Week 5: Are chickens really meant for eating?

Broiler chickens are viewed as a commodity, and their only purpose is to be killed for food. This idea has stripped them of their psychological characteristics and allowed consumers to accept their mistreatment by making their body parts a staple part of their diet. Did you know that the average Australian eats 49 kilograms of chicken per year [1]!

But are chickens just bodies of flesh meant for eating? This week we will discover the truth about a chicken’s intelligence, how the industry operates, the environmental impacts of factory farming billions of chickens, and the health implications of our desire to eat them.

broiler chicken on truck
A chicken on a truck heading to slaughter.
Credit: Farm Transparency Project

Facts About Chickens

Chickens are actually intelligent creatures with complex emotions and individual personalities. Countless rescue stories share the different personalities of chickens, from their likes and dislikes to how talkative they are, how they form bonds with others or mourn their friends when they pass. But let’s break the misconception that chickens are just for eating by looking at what experts are saying.

Chickens are smart and have great memories.

Studies have found that chickens are just as cognitively, emotionally, and socially complex as most other birds and mammals [2]. They have shown a capacity to understand time, rationally discriminate between future outcomes, and even exhibit self-control. In one study, chickens were given a choice between a 2-second delay, followed by food for 3-seconds, or a 6-second delay, followed by food for 22-seconds – the chickens all held out for a larger reward! This shows that they can rationalise between the two choices and control themselves to receive the bigger reward. It also implies that they have some level of self-awareness [3]. They also have the ability to reason and make logical inferences – something that humans develop by about 7 years of age [4]. Other research has demonstrated their cognitive complexity based on their social structures and an ability to solve problems [5].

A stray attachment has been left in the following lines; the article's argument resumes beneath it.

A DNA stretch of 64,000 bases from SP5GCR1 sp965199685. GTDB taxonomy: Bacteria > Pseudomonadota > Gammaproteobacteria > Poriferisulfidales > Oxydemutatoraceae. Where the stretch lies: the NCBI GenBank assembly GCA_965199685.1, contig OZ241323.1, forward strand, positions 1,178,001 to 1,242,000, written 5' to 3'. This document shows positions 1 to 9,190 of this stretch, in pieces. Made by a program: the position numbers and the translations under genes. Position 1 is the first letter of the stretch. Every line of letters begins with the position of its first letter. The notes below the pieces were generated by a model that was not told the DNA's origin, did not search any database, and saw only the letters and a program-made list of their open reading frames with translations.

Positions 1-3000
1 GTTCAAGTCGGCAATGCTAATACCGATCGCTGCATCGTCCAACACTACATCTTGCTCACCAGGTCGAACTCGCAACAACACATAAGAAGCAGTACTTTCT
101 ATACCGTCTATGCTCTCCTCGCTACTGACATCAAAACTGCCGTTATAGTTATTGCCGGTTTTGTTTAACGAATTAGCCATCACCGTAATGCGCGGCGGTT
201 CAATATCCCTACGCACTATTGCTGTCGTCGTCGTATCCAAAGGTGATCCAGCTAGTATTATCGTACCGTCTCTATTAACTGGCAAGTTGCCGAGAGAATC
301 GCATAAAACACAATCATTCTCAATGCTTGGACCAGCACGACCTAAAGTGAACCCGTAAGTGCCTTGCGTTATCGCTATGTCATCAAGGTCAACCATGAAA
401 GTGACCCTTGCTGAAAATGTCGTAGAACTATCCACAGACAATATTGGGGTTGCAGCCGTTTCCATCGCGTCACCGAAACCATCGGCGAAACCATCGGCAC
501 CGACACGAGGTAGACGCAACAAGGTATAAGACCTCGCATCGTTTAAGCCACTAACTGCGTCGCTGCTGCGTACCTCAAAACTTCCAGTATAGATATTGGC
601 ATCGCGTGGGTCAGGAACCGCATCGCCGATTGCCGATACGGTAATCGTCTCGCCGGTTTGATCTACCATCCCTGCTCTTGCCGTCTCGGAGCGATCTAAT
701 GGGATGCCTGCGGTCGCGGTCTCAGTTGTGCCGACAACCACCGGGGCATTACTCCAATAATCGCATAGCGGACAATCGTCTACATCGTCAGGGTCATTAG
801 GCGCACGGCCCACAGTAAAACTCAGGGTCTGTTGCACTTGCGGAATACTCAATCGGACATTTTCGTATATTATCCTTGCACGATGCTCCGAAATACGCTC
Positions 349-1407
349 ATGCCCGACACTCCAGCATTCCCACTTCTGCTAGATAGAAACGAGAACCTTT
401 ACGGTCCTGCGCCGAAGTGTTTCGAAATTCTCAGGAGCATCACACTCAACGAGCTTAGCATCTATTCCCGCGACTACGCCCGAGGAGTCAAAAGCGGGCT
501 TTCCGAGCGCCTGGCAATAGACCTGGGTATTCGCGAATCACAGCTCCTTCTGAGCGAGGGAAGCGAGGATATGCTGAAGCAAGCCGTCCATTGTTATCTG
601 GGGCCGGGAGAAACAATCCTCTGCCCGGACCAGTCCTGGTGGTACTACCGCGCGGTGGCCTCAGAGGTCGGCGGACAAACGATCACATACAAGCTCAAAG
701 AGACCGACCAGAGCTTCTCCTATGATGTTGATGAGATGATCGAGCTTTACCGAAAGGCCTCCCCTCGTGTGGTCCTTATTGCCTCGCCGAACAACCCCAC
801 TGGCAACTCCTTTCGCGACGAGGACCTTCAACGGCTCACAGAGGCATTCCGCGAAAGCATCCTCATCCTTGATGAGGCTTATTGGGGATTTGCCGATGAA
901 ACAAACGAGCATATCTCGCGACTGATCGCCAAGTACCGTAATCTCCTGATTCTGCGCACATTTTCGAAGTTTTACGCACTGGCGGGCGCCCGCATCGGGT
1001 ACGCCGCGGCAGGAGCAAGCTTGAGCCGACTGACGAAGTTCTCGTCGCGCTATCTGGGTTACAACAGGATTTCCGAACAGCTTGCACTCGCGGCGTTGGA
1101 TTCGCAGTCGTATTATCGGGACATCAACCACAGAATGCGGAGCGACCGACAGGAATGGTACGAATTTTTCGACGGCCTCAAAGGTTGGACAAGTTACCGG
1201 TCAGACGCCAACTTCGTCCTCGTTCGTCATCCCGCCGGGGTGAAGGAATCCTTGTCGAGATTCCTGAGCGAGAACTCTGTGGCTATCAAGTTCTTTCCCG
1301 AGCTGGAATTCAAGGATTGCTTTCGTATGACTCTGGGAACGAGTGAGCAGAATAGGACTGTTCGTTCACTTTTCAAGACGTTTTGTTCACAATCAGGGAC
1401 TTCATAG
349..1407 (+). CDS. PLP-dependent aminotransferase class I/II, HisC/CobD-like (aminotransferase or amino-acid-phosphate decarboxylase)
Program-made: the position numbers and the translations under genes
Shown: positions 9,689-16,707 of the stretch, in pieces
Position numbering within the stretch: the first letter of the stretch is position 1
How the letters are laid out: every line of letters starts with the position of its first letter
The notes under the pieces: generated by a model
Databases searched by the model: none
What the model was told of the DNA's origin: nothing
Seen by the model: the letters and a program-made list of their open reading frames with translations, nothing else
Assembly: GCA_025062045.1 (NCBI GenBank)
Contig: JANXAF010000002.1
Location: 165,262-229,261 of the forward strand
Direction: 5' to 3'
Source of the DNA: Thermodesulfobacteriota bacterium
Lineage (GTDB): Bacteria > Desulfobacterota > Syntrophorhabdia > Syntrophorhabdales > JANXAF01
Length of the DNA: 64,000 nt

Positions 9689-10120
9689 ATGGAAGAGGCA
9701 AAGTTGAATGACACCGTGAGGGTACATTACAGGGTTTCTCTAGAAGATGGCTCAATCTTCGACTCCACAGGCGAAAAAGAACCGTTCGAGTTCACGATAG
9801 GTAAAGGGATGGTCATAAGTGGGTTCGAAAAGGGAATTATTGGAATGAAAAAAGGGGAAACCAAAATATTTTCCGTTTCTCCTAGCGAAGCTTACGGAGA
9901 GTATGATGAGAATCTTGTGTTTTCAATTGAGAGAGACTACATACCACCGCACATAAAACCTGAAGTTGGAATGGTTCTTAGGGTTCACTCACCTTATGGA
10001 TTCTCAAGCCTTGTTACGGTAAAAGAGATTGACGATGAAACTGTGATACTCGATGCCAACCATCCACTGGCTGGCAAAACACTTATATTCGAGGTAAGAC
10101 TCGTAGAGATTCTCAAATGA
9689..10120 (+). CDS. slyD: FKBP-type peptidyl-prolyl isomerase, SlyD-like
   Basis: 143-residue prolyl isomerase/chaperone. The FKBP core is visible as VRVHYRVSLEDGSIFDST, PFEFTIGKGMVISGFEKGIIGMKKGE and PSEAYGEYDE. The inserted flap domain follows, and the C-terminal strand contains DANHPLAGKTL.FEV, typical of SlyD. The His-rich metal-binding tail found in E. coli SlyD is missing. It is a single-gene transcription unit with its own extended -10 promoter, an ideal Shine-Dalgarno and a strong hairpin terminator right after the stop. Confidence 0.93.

Chickens have a unique language.

Chickens have at least 24 distinct vocalisations, as well as visual displays. These vocalisations aren’t just noises – they convey information, such as a specific element in the environment [6]. This is known as referential communication. It implies that chickens attach meaning to each signal, just like humans use words for objects and other entities! Roosters are also known to employ “risk compensation tactics”, which shape their behaviour when a predator appears. Their alarm calls are longer, which allows a predator to locate them so that they can protect the hens [6].

Their communication shows the existence of cognitive awareness, flexibility, and more sophisticated capacities like perspective-taking and intentional or tactical deception [6].

Hens are maternal

Mother hens talk to their chicks while they’re still in the eggs, and the chicks chirp back while in the shell. Once they hatch, mother hens are very maternal and teach their chicks what to eat and what to avoid. Chickens also are known to adopt orphaned animals, like kittens and puppies [7]!

Chicken nesting on puppy
Hen caring for an abandoned puppy.

Chickens have complex emotions and distinct personalities.

After learning about how chickens interact with each other and their babies, it isn’t as surprising to learn that they feel complex emotions, such as boredom, frustration, happiness, and grief [8]. They enjoy the company of their friends and prefer to be around familiar company than unknown [9]. They are also known to express grief when a member of the flock dies [10]. Sanctuary owners have stated that they notice the chickens visiting the sick individual as if to say goodbye. Some appeared to only mourn temporarily, whilst others seem to never recover [9].

They even have empathy!

Empathy is being able to share the emotional state of another – a trait previously thought to only be found in humans. An experiment that simulated chick stress, found that mother hens behaved as if they themselves were experiencing the pain. The hens exhibited increased alertness, accelerated heart rates, decreased preening, and a reduction in eye temperature – signs of stress [11].

Chicken with friend
Broiler chickens on an Australian farm.

Chickens dream – just like us.

Although we cannot tell what chickens dream about, chickens have a REM (rapid eye movement) phase of sleep, which signifies dreaming! Chickens also have an extra phase of sleep, which allows half of the brain to sleep, while the other half is awake. This ability allows them to watch for predators while they sleep! [12]

They are the closest living relative of the Tyrannosaurus Rex!

While studying a tiny shred of a 69-million-year-old protein from the leg of T-Rex, scientists found it to be the same protein found in 21 modern species. They confirmed that the giant predator “is closely related to chickens and ostriches” [13]!

About the Industry

A human population of just over 7.5 billion people, kills over 66 billion broiler chickens every year for food [14], accounting for 92% of land animals killed for food. Australia accounts for approximately 651 million of them [15]. An estimated 97 chickens are slaughtered every 0.05 seconds around the world [16].

Breeder Flocks